On Christmas day, I went to the MLK Memorial with my camera. I took a few 360-videos, and my students loved it. From there, I would take a camera with me and film in other places. I would think, ‘What could happen if I could show these kids everything from history museums, to the world, to colleges to jobs?’
And is that when you decided to launch?
While chaperoning kids on a college tour to Silicon Valley, I was exposed to Bay Area insights that showed me I wasn’t thinking big enough. That was October 2017, so by November 2017, I decided to launch my company.
When I launched, I didn’t think I was going to have a VR company. I have no technical background. My degrees are in history and secondary education. I sold my house. I sold my car. I sold everything I owned. I bootstrapped everything, and moved across the country here (to the San Francisco Bay Area).
When you got to San Francisco, you tried to raise venture capital but you had a hard time. Can you tell us more about that?
No matter what stage you’re in, VCs (Venture Capitalists) want to know you’re not going to be a large risk. There aren’t many examples of people with my background creating an ed tech VR company, so it feels extremely risky to most.The stat is that there’s a 0.2 percent chance for a black woman to get VC funding. I’m sure that if I looked differently, it would have helped us to scale a lot faster.
You’re working out of the Kapor Center in Oakland right now. What has that experience been like for you?
The Kapor Center is different because they are taking a chance on people who are doing good for the community. It’s been an amazing experience being incubated at their facility.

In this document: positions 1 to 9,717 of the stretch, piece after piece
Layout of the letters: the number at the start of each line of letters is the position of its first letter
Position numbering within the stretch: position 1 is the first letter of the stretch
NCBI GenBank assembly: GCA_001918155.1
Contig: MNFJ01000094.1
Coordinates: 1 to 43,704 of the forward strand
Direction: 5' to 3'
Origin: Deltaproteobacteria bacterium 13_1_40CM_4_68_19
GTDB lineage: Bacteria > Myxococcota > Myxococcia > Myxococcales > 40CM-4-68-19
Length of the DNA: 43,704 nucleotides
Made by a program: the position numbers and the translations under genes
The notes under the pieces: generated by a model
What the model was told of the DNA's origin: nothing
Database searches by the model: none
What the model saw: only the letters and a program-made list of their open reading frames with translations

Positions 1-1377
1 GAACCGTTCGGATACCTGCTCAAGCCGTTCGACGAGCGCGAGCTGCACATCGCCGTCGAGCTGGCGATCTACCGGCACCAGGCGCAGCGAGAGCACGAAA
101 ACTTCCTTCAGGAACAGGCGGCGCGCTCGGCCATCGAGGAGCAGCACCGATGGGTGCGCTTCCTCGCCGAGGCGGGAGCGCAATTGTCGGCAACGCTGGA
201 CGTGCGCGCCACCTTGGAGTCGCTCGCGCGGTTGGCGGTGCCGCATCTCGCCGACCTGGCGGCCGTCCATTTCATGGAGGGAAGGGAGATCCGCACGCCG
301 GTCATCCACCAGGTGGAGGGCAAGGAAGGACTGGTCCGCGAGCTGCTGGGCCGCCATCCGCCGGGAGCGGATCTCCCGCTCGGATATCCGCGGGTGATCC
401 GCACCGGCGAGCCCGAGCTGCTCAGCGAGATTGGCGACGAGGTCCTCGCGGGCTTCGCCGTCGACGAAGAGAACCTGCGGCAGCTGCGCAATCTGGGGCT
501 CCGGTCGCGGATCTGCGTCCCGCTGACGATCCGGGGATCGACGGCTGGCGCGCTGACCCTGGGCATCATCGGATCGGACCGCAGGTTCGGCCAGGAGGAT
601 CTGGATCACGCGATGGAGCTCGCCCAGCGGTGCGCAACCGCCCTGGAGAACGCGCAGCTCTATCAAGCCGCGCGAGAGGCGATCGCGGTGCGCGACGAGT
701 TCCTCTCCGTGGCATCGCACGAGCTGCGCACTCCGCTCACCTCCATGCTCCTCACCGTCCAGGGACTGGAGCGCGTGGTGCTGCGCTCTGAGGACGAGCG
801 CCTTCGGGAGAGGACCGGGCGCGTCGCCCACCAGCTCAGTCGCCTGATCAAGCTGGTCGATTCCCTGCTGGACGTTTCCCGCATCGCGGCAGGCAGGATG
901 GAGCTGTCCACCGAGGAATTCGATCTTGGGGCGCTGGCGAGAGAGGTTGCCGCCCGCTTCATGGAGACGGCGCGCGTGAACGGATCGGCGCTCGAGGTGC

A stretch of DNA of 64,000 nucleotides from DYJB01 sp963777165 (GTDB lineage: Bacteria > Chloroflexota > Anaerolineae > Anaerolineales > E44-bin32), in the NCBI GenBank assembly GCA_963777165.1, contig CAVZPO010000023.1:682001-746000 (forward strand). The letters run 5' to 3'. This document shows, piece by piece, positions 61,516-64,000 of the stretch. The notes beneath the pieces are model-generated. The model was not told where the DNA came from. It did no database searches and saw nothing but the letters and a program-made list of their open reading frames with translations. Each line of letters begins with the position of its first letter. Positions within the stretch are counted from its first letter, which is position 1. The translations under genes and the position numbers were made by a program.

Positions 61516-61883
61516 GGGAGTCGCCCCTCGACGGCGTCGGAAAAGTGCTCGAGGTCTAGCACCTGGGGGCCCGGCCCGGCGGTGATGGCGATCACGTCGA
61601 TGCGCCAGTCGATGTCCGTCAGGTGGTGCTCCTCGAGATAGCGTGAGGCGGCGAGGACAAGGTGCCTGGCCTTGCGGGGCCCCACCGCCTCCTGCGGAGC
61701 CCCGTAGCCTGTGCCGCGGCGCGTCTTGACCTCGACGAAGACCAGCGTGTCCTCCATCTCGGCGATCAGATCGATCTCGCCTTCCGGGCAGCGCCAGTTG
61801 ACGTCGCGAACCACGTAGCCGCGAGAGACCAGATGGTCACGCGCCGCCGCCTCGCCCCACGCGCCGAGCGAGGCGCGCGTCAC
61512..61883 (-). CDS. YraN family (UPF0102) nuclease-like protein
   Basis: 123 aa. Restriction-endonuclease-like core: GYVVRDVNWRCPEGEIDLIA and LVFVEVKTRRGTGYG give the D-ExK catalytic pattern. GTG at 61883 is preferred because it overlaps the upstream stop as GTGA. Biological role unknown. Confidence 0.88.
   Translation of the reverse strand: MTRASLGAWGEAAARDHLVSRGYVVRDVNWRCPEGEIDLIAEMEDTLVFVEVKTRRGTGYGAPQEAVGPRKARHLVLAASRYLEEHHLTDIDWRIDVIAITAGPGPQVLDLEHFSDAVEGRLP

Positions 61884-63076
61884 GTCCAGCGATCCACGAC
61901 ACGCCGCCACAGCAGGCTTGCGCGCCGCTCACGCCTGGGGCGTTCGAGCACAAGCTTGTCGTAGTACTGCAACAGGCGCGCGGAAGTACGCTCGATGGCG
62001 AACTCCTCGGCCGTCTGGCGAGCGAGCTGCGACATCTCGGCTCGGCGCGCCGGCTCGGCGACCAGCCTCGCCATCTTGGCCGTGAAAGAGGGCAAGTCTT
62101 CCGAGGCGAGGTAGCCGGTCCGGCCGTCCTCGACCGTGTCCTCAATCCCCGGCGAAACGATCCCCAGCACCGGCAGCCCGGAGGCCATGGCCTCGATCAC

You’re also collaborating with the Emerging Technologies team here at Mozilla. Can you tell us more about that?
I’m used to a lot of false promises or lures of diversity initiatives. I was doing one program that catered to diverse content creators. When I got the contract, it said they were going to take my IP, my copyright, my patent…they would own it all. Mozilla was the first time I had a tech company treat me like a human being. They didn’t really care too much about my background or what credentials I didn’t have.
And of course many early engineers didn’t have traditional credentials. They were just people interested in building something new. As Curated x Kai developed, you choose Hubs, which is a Mozilla project, as a platform to host the virtual tours and museum galleries. Why Hubs when there are other, more high-resolution options on the market?
Tools like Hubs allow me to get students interested in VR, so they want to keep going. It doesn’t matter how high-res the tool is. Hubs enables me to create a pipeline so people can learn about VR in a very low-cost, low-stakes arena. It seems like many of the more expensive VR experiences haven’t been tested in schools. They often don’t work, because the WiFi can’t handle it.
That’s an interesting point because for students to get the full benefits of VR, it has to work in schools first. Besides getting kids excited to learn, if you had one hope for educational VR, what would it be?
I hope all VR experiences, educational or other, will incorporate diverse voices and perspectives. There is a serious lack of inclusive design, and it shows, from the content to the hardware. The lack of inclusive design creates an unwelcoming experience and many are robbed from the excitement of VR. Without that excitement, audiences lack the motivation to come back to the experience and it hinders growth, and adaptation in new communities — including schools.